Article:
Accessibility navigation


Impacts of climate change on Tibetan lakes: patterns and processes

Mao, D., Wang, Z., Yang, H., Li, H., Thompson, J., Li, L., Song, K., Chen, B., Gao, H. and Wu, J. (2018) Impacts of climate change on Tibetan lakes: patterns and processes. Remote Sensing, 10 (3). 358. ISSN 2072-4292

[img]
Preview
Text (Open Access) - Published Version
· Available under License Creative Commons Attribution.
· Please see our End User Agreement before downloading.

11MB

It is advisable to refer to the publisher's version if you intend to cite from this work. See Guidance on citing.

To link to this item DOI: 10.3390/rs10030358

Abstract/Summary

High-altitude inland-drainage lakes on the Tibetan Plateau (TP), the earth’s third pole, are very sensitive to climate change. Tibetan lakes are important natural resources with important religious, historical, and cultural significance. However, the spatial patterns and processes controlling the impacts of climate and associated changes on Tibetan lakes are largely unknown. This study used long time series and multi-temporal Landsat imagery to map the patterns of Tibetan lakes and glaciers in 1977, 1990, 2000, and 2014, and further to assess the spatiotemporal changes of lakes and glaciers in 17 TP watersheds between 1977 and 2014. Spatially variable changes in lake and glacier area as well as climatic factors were analyzed. We identified four modes of lake change in response to climate and associated changes. Lake expansion was predominantly attributed to increased precipitation and glacier melting, whereas lake shrinkage was a main consequence of a drier climate or permafrost degradation. These findings shed new light on the impacts of recent environmental changes on Tibetan lakes. They suggest that protecting these high-altitude lakes in the face of further environmental change will require spatially variable policies and management measures.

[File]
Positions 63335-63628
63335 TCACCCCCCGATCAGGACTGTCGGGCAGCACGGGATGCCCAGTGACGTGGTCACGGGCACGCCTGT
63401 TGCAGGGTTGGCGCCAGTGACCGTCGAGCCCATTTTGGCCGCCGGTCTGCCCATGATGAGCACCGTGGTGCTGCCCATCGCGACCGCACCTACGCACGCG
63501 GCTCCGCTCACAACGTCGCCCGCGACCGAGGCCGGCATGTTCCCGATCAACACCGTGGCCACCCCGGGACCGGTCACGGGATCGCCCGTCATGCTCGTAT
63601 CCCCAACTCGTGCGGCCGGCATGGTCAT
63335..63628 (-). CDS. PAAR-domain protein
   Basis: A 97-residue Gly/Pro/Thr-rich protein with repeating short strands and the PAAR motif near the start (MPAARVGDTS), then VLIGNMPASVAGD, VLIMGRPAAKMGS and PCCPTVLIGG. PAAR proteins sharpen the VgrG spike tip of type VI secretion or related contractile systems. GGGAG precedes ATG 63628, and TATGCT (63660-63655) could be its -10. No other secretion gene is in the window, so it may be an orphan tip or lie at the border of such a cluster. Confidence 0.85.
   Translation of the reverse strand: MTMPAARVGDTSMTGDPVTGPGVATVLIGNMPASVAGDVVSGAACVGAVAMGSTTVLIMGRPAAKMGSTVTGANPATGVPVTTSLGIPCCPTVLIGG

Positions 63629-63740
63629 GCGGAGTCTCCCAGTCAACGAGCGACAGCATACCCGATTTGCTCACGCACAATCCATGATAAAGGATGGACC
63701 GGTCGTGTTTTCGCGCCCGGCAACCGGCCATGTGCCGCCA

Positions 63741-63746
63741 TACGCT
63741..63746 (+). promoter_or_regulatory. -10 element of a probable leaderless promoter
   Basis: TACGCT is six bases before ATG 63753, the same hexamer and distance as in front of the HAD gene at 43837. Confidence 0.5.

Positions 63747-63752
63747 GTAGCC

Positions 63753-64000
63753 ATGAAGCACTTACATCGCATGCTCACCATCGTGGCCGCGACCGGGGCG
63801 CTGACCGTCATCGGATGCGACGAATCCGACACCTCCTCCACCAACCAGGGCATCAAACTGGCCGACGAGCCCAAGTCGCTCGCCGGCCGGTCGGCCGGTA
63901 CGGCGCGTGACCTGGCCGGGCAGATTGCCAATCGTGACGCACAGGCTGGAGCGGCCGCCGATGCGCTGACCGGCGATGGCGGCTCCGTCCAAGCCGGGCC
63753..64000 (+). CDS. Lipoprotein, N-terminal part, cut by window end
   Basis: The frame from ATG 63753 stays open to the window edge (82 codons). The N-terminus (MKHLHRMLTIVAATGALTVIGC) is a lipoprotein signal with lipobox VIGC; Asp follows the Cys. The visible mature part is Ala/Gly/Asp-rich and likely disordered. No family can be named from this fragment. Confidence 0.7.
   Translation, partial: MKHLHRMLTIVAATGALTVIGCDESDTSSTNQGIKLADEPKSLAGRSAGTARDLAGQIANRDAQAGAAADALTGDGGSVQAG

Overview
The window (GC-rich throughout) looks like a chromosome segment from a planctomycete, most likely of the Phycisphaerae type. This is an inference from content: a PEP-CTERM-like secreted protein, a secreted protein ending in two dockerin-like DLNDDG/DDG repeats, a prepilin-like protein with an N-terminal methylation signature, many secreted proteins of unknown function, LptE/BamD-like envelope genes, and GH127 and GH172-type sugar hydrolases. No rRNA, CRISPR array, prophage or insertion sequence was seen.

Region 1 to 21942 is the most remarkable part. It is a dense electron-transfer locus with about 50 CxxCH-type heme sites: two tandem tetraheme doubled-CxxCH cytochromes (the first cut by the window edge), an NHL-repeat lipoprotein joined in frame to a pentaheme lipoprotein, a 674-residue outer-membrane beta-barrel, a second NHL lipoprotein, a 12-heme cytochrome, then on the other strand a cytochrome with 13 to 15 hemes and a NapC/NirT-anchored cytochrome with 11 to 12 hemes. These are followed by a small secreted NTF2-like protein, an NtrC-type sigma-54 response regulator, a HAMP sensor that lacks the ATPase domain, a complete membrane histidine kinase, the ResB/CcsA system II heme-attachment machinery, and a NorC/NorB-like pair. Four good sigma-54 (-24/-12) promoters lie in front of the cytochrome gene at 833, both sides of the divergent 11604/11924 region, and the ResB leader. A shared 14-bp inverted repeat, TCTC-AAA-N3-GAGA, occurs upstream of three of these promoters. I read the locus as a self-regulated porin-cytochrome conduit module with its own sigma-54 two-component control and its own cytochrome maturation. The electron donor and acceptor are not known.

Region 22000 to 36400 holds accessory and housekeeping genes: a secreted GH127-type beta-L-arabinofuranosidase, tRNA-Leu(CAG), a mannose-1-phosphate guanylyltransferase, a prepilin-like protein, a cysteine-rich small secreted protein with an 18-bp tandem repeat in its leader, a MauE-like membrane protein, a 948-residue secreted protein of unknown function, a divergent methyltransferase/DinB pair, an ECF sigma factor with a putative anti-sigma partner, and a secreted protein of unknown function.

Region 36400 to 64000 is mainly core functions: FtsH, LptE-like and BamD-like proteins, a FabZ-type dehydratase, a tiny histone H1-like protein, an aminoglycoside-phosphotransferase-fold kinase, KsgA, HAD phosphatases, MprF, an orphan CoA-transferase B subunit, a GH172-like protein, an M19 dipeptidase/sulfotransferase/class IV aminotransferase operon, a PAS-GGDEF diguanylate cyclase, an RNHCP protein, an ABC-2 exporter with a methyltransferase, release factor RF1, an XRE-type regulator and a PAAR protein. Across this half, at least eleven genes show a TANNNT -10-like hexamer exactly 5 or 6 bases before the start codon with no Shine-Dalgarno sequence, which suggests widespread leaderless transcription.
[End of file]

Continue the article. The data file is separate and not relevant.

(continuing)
Item Type:Article
Refereed:Yes
Divisions:Faculty of Science > School of Archaeology, Geography and Environmental Science > Department of Geography and Environmental Science
ID Code:76949
Publisher:MDPI

Downloads

Downloads per month over past year

University Staff: Request a correction | Centaur Editors: Update this record

Page navigation